Steve Bing, philanthropist and film producer, dies after fall from building

Steve Bing, left, with actors Alana Stewart and George Hamilton at the Green Acres Estate in Beverly Hills in 2016. (Frazer Harrison)
Steve Bing, philanthropist, film producer and prominent democratic political donor, whose production credits included "The Polar Express" and "Get Carter" died on Monday.
55-year-old Bing died in a tower block in Century City, according to a law enforcement agency that was not authorized to comment. Fouling is not suspected, the source said.
A Los Angeles Police Department spokesman answered a call at around 1 p.m. about the death of a man in his fifties on the 10,000 block on Santa Monica Boulevard in Century City. The site is a 40-story luxury apartment complex called Ten Thousand.
"This is the only information we currently have," said Captain Gisselle Espinoza, a LAPD spokeswoman.
Known as media averse, the real estate sprout was a Harvard Westlake graduate who inherited $ 600 million in fortune at the age of 18.
Bing, a major Democratic donor and friend of President Bill Clinton, went to Stanford, but dropped out in his junior year to devote himself to filmmaking. Rangy and silver-haired, the 6-foot-4 producer was often seen casually dressed in jeans and sneakers.
Bill Clinton

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I loved Steve Bing very much. He had a big heart and was ready to do anything for the people and concerns he believed in. I will miss him and his enthusiasm more than I can say and I hope he has finally found peace.
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Clinton joined the online participants and expressed their sadness. "I loved Steve Bing a lot," Clinton tweeted. "He had a big heart and was ready to do anything for the people and concerns he believed in. I will miss him and his enthusiasm more than I can say. I hope he finally found peace."
Bing's name was brought into the spotlight when he was involved in two publicly known paternity cases. In one case, he sued British actress Elizabeth Hurley to force a DNA test after she said he was her baby's father.
In the other case, he sued Kirk Kerkorian for privacy violation after the billionaire's private eye - the notorious Anthony Pellicano - flossed Bings out of his trash can. Kerkorian was involved in a maintenance claim with his ex-wife Lisa Bonder. He used the flossing DNA to prove that Bing was the father of Bonder's child, Kira.
An English court revealed that Bing was indeed the father of Hurley's baby. Hurley and Bing's son, Damian, turned 18 in April.
Both Hurley and Damian posted on social media after Bing's death. "It's a terrible ending," said Hurley on her Instagram account, where she had added several photos of her to Bing. "Although we have had some tough times, the good, wonderful memories of a sweet, kind man are important." She said they got close last year and most recently spoke on her son's birthday. Damian Hurley said the news was "devastating".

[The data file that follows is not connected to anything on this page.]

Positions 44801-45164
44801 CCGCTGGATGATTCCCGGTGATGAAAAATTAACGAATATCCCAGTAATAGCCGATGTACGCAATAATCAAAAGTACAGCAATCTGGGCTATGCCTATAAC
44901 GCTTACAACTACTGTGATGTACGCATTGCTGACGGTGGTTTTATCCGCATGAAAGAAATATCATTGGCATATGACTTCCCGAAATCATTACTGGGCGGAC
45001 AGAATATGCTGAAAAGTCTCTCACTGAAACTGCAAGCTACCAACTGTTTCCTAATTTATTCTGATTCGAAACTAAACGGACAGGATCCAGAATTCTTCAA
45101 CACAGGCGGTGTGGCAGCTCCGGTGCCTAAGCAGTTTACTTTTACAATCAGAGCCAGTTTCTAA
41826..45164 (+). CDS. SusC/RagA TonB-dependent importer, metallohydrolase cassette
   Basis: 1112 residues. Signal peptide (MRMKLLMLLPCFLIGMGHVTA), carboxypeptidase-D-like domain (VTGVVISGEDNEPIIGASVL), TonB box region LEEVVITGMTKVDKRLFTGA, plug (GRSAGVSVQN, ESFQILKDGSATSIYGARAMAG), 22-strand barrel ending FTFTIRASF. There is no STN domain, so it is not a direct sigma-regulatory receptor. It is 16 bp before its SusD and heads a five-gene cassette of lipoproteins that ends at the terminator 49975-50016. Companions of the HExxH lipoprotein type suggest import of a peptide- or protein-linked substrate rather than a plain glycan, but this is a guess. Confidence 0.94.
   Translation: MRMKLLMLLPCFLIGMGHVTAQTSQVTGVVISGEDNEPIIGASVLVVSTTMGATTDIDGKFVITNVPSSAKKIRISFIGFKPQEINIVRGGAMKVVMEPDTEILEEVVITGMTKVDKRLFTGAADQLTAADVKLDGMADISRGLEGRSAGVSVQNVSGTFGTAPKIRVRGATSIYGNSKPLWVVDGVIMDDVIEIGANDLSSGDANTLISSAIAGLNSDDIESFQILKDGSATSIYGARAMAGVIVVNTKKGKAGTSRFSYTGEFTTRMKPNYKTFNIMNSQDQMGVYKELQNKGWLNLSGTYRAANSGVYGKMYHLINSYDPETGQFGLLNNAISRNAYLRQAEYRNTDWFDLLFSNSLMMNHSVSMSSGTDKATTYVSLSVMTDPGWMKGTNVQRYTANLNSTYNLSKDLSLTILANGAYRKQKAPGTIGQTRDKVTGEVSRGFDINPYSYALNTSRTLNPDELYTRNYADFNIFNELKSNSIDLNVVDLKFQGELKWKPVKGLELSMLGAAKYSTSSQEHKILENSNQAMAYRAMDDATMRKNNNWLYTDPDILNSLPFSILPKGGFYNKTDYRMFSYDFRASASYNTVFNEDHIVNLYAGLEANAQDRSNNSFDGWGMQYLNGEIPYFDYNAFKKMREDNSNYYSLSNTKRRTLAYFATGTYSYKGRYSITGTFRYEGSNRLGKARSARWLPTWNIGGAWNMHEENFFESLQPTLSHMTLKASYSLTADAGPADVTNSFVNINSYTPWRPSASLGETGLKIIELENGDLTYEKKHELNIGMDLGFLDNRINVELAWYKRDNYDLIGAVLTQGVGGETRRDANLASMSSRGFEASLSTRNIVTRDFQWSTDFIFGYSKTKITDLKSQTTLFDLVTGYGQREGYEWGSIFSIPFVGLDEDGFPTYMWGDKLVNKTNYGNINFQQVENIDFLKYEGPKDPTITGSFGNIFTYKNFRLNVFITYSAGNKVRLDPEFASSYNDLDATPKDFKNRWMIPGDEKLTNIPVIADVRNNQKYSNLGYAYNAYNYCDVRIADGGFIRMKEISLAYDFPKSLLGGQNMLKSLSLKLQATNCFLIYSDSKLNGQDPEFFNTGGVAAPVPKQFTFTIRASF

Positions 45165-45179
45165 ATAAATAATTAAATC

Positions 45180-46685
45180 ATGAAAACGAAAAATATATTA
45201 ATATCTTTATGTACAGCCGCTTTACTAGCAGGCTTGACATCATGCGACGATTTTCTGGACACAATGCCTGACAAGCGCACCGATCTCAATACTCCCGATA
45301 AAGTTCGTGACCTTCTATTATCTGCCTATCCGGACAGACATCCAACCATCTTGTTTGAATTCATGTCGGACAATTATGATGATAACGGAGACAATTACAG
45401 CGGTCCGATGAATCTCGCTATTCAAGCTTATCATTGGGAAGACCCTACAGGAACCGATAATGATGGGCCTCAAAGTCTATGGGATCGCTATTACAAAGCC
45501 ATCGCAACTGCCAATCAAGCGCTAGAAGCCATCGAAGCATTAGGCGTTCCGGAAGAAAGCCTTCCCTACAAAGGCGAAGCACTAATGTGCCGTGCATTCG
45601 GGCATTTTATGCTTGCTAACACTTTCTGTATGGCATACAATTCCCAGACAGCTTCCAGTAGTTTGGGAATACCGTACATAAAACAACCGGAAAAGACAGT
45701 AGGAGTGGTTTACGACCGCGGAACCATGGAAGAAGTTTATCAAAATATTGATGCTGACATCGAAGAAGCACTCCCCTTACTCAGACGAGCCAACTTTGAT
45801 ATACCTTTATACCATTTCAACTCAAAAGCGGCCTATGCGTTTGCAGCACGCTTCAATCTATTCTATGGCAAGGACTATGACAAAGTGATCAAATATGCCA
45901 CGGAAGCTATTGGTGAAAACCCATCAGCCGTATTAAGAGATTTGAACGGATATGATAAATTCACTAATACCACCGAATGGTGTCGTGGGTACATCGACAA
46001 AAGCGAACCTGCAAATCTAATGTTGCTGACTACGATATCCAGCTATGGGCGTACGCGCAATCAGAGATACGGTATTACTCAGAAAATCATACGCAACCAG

The source of Bing's wealth was a family real estate fortune that his grandfather Leo Bing had founded. (Bing's middle name is Leo.) The family has a philanthropic history. The name Bing graces art museums and concert halls across the state, including the L.A. County Museum of Art's Leo S. Bing Theater (recently demolished).
His father, Dr. Peter Bing worked for the Johnson White House on public health issues before moving to Los Angeles.
The younger Bing cultivated some of Howard Hughes' mystique of the past few days and reportedly lived at the Bel-Air hotel for years. He was friends with stars like Brad Pitt, but also dropped out with other actors, including Sean Penn, whom he sued for filming.
He was known for his support from filmmakers and musicians. Bing was an avowed lifelong fan of Jerry Lee Lewis and helped finance the musician's return to the recording studio by co-producing his album Rock & Roll Time with seasoned studio drummer Jim Keltner. He produced Martin Scorsese's "Shine a Light" documentary about the Rolling Stones.
Before he finished school, Bing had already written his first screenplay entitled "Missing in Action" with the experienced sitcom author Arthur Silver. It was made into a Chuck Norris film and produced a sequel.
He made an erotic thriller entitled "Every Breath" with Judd Nelson who went straight to the video.
Bing founded his own production company, Shangri-La Entertainment, in 2000 and produced several films, including the Sylvester Stallone picture "Get Carter" and the Bill Murray comedy "Rock the Kasbah". He invested approximately $ 85 million in financing Robert Zemeckis' 2004 animated film "The Polar Express" with Tom Hanks.
Bing also gave for many musical and artistic purposes.
The musician Flea, known as the bass player of the Red Hot Chili Peppers, published on social media that Bing was "a kind and thoughtful man". He was a great help in building the Silverlake Conservatory of Music and helped us raise children. Those who could not otherwise afford it just cared about it and never wanted awards. God bless his beautiful soul. "
In 2012, Bing pledged $ 30 million in bequests to the film and television fund. "We were extremely grateful when he gave the gift," said Bob Beitcher, managing director of the MPTF. "He was a great supporter."
The Times employee, Kevin Rector, contributed to this report.

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